Three-dimensional Reconstruction and Visualization of the Cerebral Cortex in Primates

  • Sergio Demelio
  • Fabio Bettio
  • Enrico Gobbetti
  • Giuseppe Luppino
Part of the Eurographics book series (EUROGRAPH)


We present a prototype interactive application for the direct analysis in three dimensions of the cerebral cortex in primates. The paper provides an overview of the current prototype system and presents the techniques used for reconstructing the cortex shape from data derived from histological sections as well as for rendering it at interactive rates. Results are evaluated by discussing the analysis of the right hemisphere of the brain of a macaque monkey used for neuroanatomical tract-tracing experiments.


Surface Reconstruction Triangular Mesh Macaque Monkey Distance Transformation Graphic Accelerator 
These keywords were added by machine and not by the authors. This process is experimental and the keywords may be updated as the learning algorithm improves.


Unable to display preview. Download preview PDF.

Unable to display preview. Download preview PDF.


  1. 1.
    C. Bohm, T. Greitz, D. Kingsley, B. M. Berggren, and L. Olsson. Adjustable computerized stereotaxic brain atlas for transmission and emission tomography. American Journal of Neuroradiology, 4:731–733, 1983.Google Scholar
  2. 2.
    Gunilla Borgefors. Distance transformations in digital images. Computer Vision, Graphics, and Image Processing, 34(3):344–371, June 1986.CrossRefGoogle Scholar
  3. 3.
    G. J. Carman, H. A.Drury, and D. C. van Essen. Computational methods for reconstructing and unfolding the cerebral cortex. Cerebral Cortex, 5:506–517, 1995.CrossRefGoogle Scholar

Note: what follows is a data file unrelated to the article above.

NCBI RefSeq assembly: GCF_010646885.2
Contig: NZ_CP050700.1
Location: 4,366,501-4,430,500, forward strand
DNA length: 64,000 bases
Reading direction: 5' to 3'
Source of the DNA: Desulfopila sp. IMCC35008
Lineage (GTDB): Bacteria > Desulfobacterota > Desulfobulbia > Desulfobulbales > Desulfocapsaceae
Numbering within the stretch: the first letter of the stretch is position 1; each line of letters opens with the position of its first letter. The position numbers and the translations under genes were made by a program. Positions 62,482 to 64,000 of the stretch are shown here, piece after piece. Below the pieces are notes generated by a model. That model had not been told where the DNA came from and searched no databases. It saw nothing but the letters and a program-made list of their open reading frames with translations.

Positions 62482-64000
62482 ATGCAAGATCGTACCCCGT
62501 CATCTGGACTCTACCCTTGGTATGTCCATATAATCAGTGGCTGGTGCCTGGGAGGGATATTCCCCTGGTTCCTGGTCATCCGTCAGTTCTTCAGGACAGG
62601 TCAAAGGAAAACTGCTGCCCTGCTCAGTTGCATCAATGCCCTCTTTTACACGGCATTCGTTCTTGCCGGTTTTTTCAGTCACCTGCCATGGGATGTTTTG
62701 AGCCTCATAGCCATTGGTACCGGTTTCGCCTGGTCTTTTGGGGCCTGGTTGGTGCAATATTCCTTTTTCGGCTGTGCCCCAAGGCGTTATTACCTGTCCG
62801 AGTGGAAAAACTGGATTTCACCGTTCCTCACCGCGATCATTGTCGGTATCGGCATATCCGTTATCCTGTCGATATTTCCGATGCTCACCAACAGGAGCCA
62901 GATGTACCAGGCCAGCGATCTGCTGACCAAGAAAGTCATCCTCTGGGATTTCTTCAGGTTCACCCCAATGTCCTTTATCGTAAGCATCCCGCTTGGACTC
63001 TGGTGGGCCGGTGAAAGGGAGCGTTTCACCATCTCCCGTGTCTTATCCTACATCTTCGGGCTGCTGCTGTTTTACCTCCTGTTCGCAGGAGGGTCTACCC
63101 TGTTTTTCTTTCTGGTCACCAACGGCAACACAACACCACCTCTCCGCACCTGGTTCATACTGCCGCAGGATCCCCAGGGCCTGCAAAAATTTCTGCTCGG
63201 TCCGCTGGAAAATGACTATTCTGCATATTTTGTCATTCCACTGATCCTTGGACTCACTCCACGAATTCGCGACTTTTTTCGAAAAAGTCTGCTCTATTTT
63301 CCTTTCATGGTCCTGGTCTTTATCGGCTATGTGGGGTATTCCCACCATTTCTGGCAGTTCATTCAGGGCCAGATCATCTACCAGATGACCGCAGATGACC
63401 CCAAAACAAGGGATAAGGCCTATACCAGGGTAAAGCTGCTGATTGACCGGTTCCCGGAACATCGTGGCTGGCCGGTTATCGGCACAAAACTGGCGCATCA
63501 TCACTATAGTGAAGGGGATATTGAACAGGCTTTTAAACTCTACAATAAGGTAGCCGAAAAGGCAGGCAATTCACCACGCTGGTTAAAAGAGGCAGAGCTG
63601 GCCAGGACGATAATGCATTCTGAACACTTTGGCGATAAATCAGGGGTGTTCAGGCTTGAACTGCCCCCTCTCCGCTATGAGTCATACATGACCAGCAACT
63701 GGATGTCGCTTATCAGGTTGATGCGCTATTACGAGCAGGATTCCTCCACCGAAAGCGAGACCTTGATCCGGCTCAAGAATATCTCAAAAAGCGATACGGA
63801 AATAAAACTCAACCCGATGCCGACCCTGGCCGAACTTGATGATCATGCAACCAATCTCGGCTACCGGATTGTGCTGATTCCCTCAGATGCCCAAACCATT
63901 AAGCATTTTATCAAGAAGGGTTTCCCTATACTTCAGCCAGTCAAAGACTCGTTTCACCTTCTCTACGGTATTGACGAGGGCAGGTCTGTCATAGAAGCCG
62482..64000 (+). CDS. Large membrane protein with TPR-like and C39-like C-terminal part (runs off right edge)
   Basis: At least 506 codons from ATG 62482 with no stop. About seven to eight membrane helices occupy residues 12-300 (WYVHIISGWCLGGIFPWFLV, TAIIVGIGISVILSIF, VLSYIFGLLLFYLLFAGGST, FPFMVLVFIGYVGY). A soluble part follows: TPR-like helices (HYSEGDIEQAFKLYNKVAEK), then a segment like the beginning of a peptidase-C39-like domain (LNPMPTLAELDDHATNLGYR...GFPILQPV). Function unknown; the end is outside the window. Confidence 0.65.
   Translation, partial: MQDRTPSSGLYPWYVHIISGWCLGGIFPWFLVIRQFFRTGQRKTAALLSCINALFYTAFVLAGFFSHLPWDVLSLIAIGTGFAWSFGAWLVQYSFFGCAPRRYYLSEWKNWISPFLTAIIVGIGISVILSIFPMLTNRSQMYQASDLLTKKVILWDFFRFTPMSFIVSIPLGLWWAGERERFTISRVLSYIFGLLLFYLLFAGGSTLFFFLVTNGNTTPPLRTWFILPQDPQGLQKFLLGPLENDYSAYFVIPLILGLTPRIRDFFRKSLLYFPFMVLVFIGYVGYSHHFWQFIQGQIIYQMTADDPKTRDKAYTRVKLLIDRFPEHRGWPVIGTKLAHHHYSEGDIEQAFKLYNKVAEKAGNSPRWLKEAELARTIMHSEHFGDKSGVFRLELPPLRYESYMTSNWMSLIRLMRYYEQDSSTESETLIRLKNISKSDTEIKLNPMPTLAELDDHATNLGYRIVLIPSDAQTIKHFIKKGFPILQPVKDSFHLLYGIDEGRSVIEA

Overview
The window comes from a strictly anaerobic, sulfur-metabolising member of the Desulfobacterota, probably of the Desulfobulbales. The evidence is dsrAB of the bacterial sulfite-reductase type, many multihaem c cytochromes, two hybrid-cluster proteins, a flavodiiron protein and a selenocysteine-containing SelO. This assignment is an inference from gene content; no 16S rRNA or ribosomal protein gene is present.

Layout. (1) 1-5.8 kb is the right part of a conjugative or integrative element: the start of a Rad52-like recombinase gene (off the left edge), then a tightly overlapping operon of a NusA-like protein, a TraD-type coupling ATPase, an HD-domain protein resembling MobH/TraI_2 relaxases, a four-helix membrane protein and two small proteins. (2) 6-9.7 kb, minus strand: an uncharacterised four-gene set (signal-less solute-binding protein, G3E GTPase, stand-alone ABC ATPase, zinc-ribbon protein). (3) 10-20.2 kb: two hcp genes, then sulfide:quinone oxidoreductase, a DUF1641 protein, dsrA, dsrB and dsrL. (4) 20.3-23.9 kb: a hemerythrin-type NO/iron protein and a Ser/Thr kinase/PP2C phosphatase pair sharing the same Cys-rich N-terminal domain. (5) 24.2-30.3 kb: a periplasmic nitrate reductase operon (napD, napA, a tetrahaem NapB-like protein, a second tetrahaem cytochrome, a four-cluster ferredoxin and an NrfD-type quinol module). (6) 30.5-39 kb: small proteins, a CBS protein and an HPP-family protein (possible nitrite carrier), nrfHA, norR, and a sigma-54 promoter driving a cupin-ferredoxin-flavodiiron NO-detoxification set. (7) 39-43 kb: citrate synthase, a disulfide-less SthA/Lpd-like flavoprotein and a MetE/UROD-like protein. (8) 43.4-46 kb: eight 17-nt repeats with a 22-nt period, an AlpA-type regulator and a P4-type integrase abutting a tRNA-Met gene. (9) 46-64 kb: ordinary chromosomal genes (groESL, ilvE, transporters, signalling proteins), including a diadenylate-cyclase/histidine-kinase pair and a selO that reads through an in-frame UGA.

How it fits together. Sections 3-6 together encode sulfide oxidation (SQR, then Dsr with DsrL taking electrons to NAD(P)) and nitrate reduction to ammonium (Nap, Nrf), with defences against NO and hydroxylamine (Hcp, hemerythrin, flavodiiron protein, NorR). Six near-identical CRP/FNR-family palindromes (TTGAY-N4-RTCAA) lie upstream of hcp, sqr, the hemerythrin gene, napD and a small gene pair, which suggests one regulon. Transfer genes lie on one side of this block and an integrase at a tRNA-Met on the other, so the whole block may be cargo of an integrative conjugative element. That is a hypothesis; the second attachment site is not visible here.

4. 4.
    O. Cuisenaire and B. Macq. Fast Euclidean distance transformation by propagation using multiple neighborhoods. Computer Vision and Image Understanding: CVIU, 76(2):163–172, November 1999.CrossRefGoogle Scholar
  5. 5.
    Olivier Cuisenaire. Distance Transformations: Fast Algorithms and Applications to Medical Image Processing. PhD thesis, Université Catholique de Louvain, 1999.Google Scholar
  6. 6.
    W. E. Lorensen and H. E. Cline. Marching cubes: a high resolution 3D surface construction algorithm. In M. C. Stone, editor, SIGGRAPH’ 87 Conference Proceedings (Anaheim, CA, July 27-31, 1987), pages 163–170. Computer Graphics, Volume 21, Number 4, July 1987.Google Scholar
  7. 7.
    G. Luppino and G. Rizzolatti. The organization of the frontal motor cortex. News in Physiological Sciences, 15:219–225, 2000.Google Scholar
  8. 8.
    M. Matelli, P. Govoni, C. Galletti, D.F. Kutz, and G. Luppino. Superior area 6 afferents from the superior parietal lobule in the macaque monkey. The Journal of Comparative Neurology, 402:327–352, 1998.CrossRefGoogle Scholar
  9. 9.
    Tomas Moller and Eric Haines. Real-Time Rendering. A. K. Peters Limited, 1999.Google Scholar
  10. 10.
    J.-M. Oliva, M. Perrin, and S. Coquillart. 3D reconstruction of complex polyhedral shapes from contours using a simplified generalized voronoi diagram. Computer Graphics Forum, 15(3):307–408, August 1996. Proceedings of Eurographics’ 96. ISSN 1067-7055.CrossRefGoogle Scholar
  11. 11.
    Bradley A. Payne and Arthur W. Toga. Surface mapping brain function on 3D models. IEEE Computer Graphics and Applications, 10(5):33–41, September 1990.CrossRefGoogle Scholar
  12. 12.
    S. P. Raya and J. K. Udupa. Shape-based interpolation of multidimensional objects. IEEE Transactions On Medical Imaging, 9(1):32–33, March 1990.CrossRefGoogle Scholar
  13. 13.
    G. M. Treece, R. W. Prager, A. H. Gee, and L. Berman. Surface interpolation for sparse cross sections using region correspondence. In Medical Image Understanding and Analysis 1999, July 1999.Google Scholar

Copyright information

© Springer-Verlag Wien 2001

Authors and Affiliations

  • Sergio Demelio
    • 1
  • Fabio Bettio
    • 1
  • Enrico Gobbetti
    • 1
  • Giuseppe Luppino
    • 2
  1. 1.CRS4, VI Str. Ovest, Z.I. MacchiaredduUta (CA)Italy
  2. 2.Institute of Human PhysiologyUniversity of ParmaParmaItaly

Personalised recommendations